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A fictional account of the extraordinary story of two implacable enemies in Northern Ireland.
Director: Nick Hamm
Writer: Colin Bateman
Stars: Timothy Spall, Colm Meaney, John Hurt
Review by Gilbert Seah
Who would think that former enemies Rev. Ian Paisley and Martin McGuiness nicknamed ‘The Chuckling Brothers’ would remain friends for life after their meeting that finally resulted in the long awaited peace in Northern Ireland. No more bombings! No more bullets! Director Hamm underlines the violence as the film starts.
Nick Hamm’s THE JOURNEY is a dramatization about how these two two political opposites came together to change the course of history – an event that resulted in the Democratic Unionist Party and Sinn Féin (the political party of the Irish Republican Army) signing a 2006 agreement, bringing peace to Northern Ireland after nearly 40 years of violence.
Hamm’s journey is basically a two-handler, performed by two actors, one known for his humour the Irish Colm Meaney (THE SNAPPER) and the other for his dead seriousness, Timothy Spall (the Mike Leigh films). Most of the scenes involve banter between both of them. The film imagines a trip in a minivan where the two sort out their differences, come to an agreement and finally bring peace to the different groups. It is a real event though that minivan trip was imagined, as written in the script by Colin Bateman. The real trip took pace in an airplane. But the facts remain true. The reason the film changed the venue is not given but the change offers a visual treat, with lush greenery and rocky shores seen through rain-splattered windows. The drive was to the airport in Glasgow, Scotland.
Spall and Meaney are a pleasure to watch. Other British actors in the film include the late John Hurt (THE ELEPHANT MAN) as M15 boss Harry Patterson and Toby Stephens as Prime Minister Toby Stephens. Freddie Highmore has a small but mischievous role as the chauffeur, a British agent in disguise.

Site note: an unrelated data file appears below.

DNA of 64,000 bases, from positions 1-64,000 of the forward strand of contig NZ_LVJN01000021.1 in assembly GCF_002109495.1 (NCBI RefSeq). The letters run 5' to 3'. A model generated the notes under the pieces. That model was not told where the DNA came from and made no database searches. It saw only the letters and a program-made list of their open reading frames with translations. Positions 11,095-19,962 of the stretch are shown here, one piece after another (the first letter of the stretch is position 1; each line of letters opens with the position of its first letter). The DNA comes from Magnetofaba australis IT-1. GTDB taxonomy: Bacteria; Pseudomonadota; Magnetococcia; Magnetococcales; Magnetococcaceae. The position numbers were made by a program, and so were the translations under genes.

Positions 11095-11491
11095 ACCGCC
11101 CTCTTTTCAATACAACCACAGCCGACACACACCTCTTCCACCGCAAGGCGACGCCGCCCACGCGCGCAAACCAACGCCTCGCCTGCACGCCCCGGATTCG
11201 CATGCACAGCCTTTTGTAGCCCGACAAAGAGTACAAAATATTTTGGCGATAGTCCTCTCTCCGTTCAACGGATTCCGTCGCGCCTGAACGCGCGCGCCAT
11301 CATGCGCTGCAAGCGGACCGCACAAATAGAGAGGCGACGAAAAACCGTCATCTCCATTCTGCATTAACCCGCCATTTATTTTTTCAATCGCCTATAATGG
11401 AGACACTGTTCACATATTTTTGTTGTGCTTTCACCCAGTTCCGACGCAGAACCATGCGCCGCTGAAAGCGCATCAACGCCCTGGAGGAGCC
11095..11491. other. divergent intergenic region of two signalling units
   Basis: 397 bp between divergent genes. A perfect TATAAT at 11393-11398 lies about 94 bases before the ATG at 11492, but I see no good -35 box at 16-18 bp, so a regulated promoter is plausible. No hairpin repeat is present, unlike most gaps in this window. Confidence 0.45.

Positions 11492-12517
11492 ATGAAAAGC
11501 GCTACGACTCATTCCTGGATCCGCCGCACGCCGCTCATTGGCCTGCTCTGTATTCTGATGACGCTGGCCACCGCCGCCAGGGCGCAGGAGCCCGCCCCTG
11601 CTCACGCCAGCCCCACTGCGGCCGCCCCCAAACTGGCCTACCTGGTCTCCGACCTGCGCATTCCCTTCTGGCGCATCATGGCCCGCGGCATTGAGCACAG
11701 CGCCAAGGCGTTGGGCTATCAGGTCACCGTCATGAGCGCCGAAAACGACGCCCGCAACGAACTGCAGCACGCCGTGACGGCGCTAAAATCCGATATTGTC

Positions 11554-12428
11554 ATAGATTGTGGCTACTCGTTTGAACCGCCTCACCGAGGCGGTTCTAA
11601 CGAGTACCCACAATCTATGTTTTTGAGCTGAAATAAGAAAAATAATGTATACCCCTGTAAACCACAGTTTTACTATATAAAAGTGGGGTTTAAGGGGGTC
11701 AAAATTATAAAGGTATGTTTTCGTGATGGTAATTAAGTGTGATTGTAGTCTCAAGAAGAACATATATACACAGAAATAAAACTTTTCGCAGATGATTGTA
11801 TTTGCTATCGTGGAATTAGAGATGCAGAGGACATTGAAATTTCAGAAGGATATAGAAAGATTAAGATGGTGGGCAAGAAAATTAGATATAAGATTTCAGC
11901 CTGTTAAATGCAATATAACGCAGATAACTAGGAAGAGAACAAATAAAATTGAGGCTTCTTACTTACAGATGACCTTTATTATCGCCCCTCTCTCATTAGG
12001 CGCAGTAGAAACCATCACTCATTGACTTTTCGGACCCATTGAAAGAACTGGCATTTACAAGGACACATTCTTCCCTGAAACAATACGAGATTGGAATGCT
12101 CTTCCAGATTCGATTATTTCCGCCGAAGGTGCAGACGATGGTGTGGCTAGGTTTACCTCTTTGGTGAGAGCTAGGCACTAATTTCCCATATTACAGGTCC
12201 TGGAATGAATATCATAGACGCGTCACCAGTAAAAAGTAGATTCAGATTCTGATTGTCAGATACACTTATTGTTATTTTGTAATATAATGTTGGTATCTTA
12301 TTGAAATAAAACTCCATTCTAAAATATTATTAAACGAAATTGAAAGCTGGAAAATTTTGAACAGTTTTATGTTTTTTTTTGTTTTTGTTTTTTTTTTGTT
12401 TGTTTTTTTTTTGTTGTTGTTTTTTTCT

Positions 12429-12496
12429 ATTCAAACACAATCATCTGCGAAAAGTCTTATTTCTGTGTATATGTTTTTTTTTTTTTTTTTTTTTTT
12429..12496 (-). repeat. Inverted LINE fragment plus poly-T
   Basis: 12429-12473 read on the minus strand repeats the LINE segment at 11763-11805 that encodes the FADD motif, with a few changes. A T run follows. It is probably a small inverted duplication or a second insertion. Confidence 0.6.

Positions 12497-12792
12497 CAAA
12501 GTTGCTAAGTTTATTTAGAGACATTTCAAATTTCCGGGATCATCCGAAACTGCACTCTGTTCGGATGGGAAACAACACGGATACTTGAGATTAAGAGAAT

Director Hamm takes his time to set up the stage for the action when the two are finally the car and talking. The chauffeur, through his head set, is prompted to instigate the conversation. It is comical to see two grown men behaving just like children, fighting and wanting their own way. The conversation starts when McGuinness’s mobile is unable to get a signal but Paisley refuses to lend his. Bateman’s script, which imagines the actual conversation involves lots of funnily one-liners and rebuttals. The script is also believable in the way the ice is broken and the two eventually get talking. At the same time, hatred, humour and hard-nosed stubbornness are on full display.
They is a little film that documents a real life-changing event through imagined conversation. It is an entertaining exercise that also reflects strength overcoming the weaknesses of the human character in the strife for the good of mankind. But at the time of writing this review, problems are beginning to resurface again as observed in the recent news.
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